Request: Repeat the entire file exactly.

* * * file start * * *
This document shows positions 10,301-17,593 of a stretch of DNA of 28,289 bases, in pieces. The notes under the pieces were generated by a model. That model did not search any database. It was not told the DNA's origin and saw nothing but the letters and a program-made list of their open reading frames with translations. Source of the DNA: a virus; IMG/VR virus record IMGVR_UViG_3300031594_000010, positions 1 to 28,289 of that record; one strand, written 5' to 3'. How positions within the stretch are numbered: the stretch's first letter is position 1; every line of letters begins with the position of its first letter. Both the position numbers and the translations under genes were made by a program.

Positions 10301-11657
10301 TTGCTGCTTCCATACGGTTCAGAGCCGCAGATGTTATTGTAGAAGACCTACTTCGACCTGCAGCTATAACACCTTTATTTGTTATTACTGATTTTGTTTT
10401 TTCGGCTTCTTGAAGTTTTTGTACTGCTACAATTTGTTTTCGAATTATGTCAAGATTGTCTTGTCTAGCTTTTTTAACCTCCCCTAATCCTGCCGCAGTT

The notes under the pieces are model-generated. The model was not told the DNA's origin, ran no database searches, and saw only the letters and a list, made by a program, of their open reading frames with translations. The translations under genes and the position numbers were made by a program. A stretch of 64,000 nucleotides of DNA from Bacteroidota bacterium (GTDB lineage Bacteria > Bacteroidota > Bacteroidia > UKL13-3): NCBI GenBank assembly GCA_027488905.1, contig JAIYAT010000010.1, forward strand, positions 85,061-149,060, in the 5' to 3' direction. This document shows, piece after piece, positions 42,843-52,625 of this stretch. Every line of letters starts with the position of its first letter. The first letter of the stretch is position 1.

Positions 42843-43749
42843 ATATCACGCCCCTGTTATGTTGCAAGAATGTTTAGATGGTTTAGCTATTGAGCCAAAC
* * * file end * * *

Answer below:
This document shows positions 10,301-17,593 of a stretch of DNA of 28,289 bases, in pieces. The notes under the pieces were generated by a model. That model did not search any database. It was not told the DNA's origin and saw nothing but the letters and a program-made list of their open reading frames with translations. Source of the DNA: a virus; IMG/VR virus record IMGVR_UViG_3300031594_000010, positions 1 to 28,289 of that record; one strand, written 5' to 3'. How positions within the stretch are numbered: the stretch's first letter is position 1; every line of letters begins with the position of its first letter. Both the position numbers and the translations under genes were made by a program.

Positions 10301-11657
10301 TTGCTGCTTCCATACGGTTCAGAGCCGCAGATGTTATTGTAGAAGACCTACTTCGACCTGCAGCTATAACACCTTTATTTGTTATTACTGATTTTGTTTT
10401 TTCGGCTTCTTGAAGTTTTTGTACTGCTACAATTTGTTTTCGAATTATGTCAAGATTGTCTTGTCTAGCTTTTTTAACCTCCCCTAATCCTGCCGCAGTT

The notes under the pieces are model-generated. The model was not told the DNA's origin, ran no database searches, and saw only the letters and a list, made by a program, of their open reading frames with translations. The translations under genes and the position numbers were made by a program. A stretch of 64,000 nucleotides of DNA from Bacteroidota bacterium (GTDB lineage Bacteria > Bacteroidota > Bacteroidia > UKL13-3): NCBI GenBank assembly GCA_027488905.1, contig JAIYAT010000010.1, forward strand, positions 85,061-149,060, in the 5' to 3' direction. This document shows, piece after piece, positions 42,843-52,625 of this stretch. Every line of letters starts with the position of its first letter. The first letter of the stretch is position 1.

Positions 42843-43749
42843 ATATCACGCCCCTGTTATGTTGCAAGAATGTTTAGATGGTTTAGCTATTGAGCCAAAC